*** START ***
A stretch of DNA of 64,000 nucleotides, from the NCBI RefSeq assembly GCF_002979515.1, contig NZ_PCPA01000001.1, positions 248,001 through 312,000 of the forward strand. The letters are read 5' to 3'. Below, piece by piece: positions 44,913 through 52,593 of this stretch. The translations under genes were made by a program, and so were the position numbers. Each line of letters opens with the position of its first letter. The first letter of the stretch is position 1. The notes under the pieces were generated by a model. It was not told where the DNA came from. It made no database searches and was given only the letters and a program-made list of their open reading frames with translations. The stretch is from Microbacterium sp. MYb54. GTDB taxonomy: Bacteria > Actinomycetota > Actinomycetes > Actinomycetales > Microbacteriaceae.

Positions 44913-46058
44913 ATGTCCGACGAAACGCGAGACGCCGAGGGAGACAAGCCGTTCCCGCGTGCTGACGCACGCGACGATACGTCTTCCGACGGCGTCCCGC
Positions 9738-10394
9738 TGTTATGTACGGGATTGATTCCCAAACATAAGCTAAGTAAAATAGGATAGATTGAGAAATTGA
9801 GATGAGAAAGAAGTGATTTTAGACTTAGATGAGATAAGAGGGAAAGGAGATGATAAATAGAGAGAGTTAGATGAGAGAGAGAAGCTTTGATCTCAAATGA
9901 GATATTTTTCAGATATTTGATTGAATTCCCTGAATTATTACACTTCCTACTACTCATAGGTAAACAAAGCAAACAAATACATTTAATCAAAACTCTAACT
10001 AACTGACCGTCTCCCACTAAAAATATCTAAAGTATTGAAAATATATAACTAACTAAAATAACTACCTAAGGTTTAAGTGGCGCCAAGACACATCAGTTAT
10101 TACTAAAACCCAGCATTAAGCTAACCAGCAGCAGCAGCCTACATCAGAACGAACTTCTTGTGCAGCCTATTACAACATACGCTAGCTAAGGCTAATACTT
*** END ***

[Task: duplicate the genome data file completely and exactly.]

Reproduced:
A stretch of DNA of 64,000 nucleotides, from the NCBI RefSeq assembly GCF_002979515.1, contig NZ_PCPA01000001.1, positions 248,001 through 312,000 of the forward strand. The letters are read 5' to 3'. Below, piece by piece: positions 44,913 through 52,593 of this stretch. The translations under genes were made by a program, and so were the position numbers. Each line of letters opens with the position of its first letter. The first letter of the stretch is position 1. The notes under the pieces were generated by a model. It was not told where the DNA came from. It made no database searches and was given only the letters and a program-made list of their open reading frames with translations. The stretch is from Microbacterium sp. MYb54. GTDB taxonomy: Bacteria > Actinomycetota > Actinomycetes > Actinomycetales > Microbacteriaceae.

Positions 44913-46058
44913 ATGTCCGACGAAACGCGAGACGCCGAGGGAGACAAGCCGTTCCCGCGTGCTGACGCACGCGACGATACGTCTTCCGACGGCGTCCCGC
Positions 9738-10394
9738 TGTTATGTACGGGATTGATTCCCAAACATAAGCTAAGTAAAATAGGATAGATTGAGAAATTGA
9801 GATGAGAAAGAAGTGATTTTAGACTTAGATGAGATAAGAGGGAAAGGAGATGATAAATAGAGAGAGTTAGATGAGAGAGAGAAGCTTTGATCTCAAATGA
9901 GATATTTTTCAGATATTTGATTGAATTCCCTGAATTATTACACTTCCTACTACTCATAGGTAAACAAAGCAAACAAATACATTTAATCAAAACTCTAACT
10001 AACTGACCGTCTCCCACTAAAAATATCTAAAGTATTGAAAATATATAACTAACTAAAATAACTACCTAAGGTTTAAGTGGCGCCAAGACACATCAGTTAT
10101 TACTAAAACCCAGCATTAAGCTAACCAGCAGCAGCAGCCTACATCAGAACGAACTTCTTGTGCAGCCTATTACAACATACGCTAGCTAAGGCTAATACTT